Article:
Simnel cake

Spring has finally arrived in all her glory; it seems to have been a very long winter this year! Gorgeous Spring blossom and buds are everywhere, like this gorgeous magnolia coming into bloom near my house.

As it’s only a few days now until Easter, baking is at the forefront of my mind. Even though the Easter holidays are going to be much quieter than normal this year, there’s still something lovely about a toasted hot cross bun (did you see my sourdough hot cross bun recipe?) or a slice of cake – like this Simnel cake.

Simnel cake has been made at this time of year since Medieval times. Originally it was just for Mother’s Day, but then became associated with Easter. If you’re not too sure what Simnel cake is, it’s a light fruit cake with a layer of marzipan in the middle and/or on top, decorated with 11 marzipan balls to represent the disciples (Judas being the twelfth one who’s missing). To finish it off, the marzipan can be lightly browned using a blow torch or under the grill – if you dare!

Apart from the fruit element, there’s not that much that’s traditional about my version of Simnel cake! It’s egg free, dairy free and works well with gluten free flour. It’s low in sugar and refined oil (and you can miss it out completely if you like). And the marzipan is vegan too. The only thing I can’t make it is nut free. Although you could just make the fruit cake and forget about the marzipan. In fact, if you just want a tasty, plain fruit cake then do just that. It’s lovely!

This recipe includes glacé cherries. I’m always torn by these as they do contain a lot of sugar plus they bring back memories of my childhood of some horrid tasting ones. You can substitute more dried fruit for the cherries if you prefer. One top tip is to rinse the glacé cherries under a running tap to wash off some of the sugar syrup before using them – this helps to stop them dropping to the bottom of the cake as well as reducing the sugar content.

As you can see, I’ve not gone in for traditional decoration (no surprise there!). The mini eggs on top come from a company called Doisy and Dam who make chocolate products without animal ingredients or highly processed ingredients. Sadly they still contain lots of saturated fat from the cocoa butter so are not suitable for anyone follow a very low fat diet like Overcoming MS, but if you’re not, then check them out as apparently they’re a bit good.

If you enjoy fruit cake, then you will love this Simnel cake. Do let me know if you make it and how you get on. Wishing you a very Happy Easter!

Simnel Cake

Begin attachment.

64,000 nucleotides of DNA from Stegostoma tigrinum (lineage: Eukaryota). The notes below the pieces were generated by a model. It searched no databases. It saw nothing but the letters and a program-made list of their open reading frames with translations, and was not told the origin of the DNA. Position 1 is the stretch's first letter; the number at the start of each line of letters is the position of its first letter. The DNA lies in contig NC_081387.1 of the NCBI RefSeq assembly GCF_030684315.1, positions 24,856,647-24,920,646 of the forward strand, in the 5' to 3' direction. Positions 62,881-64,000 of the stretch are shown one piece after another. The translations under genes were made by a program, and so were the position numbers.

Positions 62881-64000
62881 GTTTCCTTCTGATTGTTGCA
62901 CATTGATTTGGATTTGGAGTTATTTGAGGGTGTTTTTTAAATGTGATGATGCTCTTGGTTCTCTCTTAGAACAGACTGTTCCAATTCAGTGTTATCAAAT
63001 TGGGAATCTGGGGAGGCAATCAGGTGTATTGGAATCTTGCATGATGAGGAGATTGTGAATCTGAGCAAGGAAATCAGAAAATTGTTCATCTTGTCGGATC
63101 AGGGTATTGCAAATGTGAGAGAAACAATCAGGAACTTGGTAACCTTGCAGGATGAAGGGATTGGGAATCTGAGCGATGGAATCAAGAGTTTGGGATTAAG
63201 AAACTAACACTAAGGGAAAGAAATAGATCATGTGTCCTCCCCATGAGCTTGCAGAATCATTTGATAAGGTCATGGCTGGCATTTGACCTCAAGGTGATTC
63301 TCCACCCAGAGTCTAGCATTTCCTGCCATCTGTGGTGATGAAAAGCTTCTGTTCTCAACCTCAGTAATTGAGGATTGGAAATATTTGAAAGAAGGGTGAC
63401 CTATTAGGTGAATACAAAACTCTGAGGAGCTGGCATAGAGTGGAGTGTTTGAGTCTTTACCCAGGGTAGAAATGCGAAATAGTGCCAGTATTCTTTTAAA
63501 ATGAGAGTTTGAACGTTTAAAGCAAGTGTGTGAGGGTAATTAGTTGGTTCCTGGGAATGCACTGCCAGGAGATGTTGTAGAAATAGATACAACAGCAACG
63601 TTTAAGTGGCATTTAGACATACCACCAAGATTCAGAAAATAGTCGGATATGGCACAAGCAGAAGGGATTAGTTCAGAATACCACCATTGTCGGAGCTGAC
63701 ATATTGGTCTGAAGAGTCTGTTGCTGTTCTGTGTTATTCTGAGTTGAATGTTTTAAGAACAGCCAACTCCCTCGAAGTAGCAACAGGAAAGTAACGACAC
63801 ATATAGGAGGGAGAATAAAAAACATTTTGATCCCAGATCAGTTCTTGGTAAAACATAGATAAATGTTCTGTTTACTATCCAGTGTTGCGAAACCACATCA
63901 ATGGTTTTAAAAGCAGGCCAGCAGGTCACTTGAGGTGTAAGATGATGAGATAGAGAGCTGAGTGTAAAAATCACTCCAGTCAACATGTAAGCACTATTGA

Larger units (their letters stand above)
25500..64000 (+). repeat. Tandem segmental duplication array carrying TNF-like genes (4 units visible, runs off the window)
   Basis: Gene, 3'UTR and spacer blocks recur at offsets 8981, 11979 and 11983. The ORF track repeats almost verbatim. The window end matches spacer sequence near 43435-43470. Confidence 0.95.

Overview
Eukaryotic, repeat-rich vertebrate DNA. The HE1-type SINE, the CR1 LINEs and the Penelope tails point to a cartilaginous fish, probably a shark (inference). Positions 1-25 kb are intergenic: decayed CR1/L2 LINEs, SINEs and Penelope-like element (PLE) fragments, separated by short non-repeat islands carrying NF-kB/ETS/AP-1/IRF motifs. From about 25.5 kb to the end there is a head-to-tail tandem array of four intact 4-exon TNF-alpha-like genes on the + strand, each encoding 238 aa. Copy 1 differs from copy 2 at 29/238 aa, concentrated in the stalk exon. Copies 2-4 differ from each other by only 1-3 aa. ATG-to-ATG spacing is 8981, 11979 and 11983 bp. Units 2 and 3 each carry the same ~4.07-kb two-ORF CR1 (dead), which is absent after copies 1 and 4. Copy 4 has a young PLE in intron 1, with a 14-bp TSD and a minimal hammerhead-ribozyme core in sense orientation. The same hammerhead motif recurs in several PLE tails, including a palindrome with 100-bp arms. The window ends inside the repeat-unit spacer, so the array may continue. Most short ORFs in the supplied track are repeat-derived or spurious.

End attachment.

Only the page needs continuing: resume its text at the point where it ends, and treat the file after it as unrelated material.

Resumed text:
A vegan and gluten free version of this traditional Easter cake. Miss off the marzipan and make a delightful light fruit cake.
Prep Time 20 mins
Cook Time 40 mins
Total Time 1 hr
Course Cake
Servings 12 slices


  • 18 cm loose-bottomed cake tin


  • 1 portion vegan marzipan see link below
  • 270 grams self raising flour wholemeal or gluten free
  • 1 teaspoon baking powder gluten free if needed
  • 1 medium unwaxed lemon grated rind and juice
  • pinch salt
  • 400 grams dried mixed fruit
  • 150 grams glacé cherries rinsed and chopped
  • 250 ml soya milk
  • 50 grams coconut sugar
  • 60 ml olive oil or extra soya milk if oil free


  • Line a 18cm loose-bottomed cake on the bottom and sides with a double layer of non-stick baking paper (this helps to minimise the risk of the edges getting over-cooked)
  • Make the marzipan as per the recipe in the link below and leave to firm up for 10 minutes.
  • Whilst the marzipan is firming up, weigh out the flour, baking powder, lemon rind and salt into a large bowl. Stir well to combine. Add the dried fruit (not the cherries) and stir again.
  • In another bowl or large jug, measure out the soya milk and add a tablespoon of lemon juice. Let it curdle for a couple of minutes then add the coconut sugar, olive oil and chopped glacé cherries.
  • Pre-heat the oven to 170ºC
  • Cut the marzipan in half. Place one half onto a silicon mat or sheet of non-stick baking paper. If it's really sticky, add an extra sprinkle or two of ground almonds and roll it out to a circle roughly the same diameter as the cake tin. Put to one side.
  • Pour the wet cake ingredients into the dry and mix thoroughly and quickly to combine. Make sure you've scrapped up all the flour from the bottom of the bowl.
  • Spoon half the mixture into the bottom of the prepared cake tin and spread it out. Carefully pick up the rolled out marzipan on the silicon mat or baking paper, turn it over above the tin and carefully peel it off to cover the cake mix. Don't worry if it breaks a bit as it won't get seen!
  • Spoon the remaining half of the mix over the top of the marzipan layer and spread it out to fill the tin. Tap the tin on the work top a couple of times then transfer it to the oven.
  • Bake in the middle of the oven for 40 minutes. Check to see if the cake it baked by piercing it with a skewer - if it comes out clean it's done. If not, return to the oven for a couple of minutes and check again. Be careful not to over cook - the cake continues to firm up once out of the oven.
  • Remove from the oven and leave to cool in the tin for 10 minutes, then remove and transfer to a rack to cool completely.
  • Finish decorating the cake once it is completely cold. Roll out the remaining marzipan and place over the top of the cake. If you're making marzipan balls, you'll need extra (see note below) or decorate with mini eggs or chicks as you desire.


Vegan marzipan recipe can be found here
If you are covering the cake with marzipan and making 11 balls, please double the recipe found in the link above.
Keyword Easter,, fruit cake, gluten free, OMS friendly, plant based, vegan

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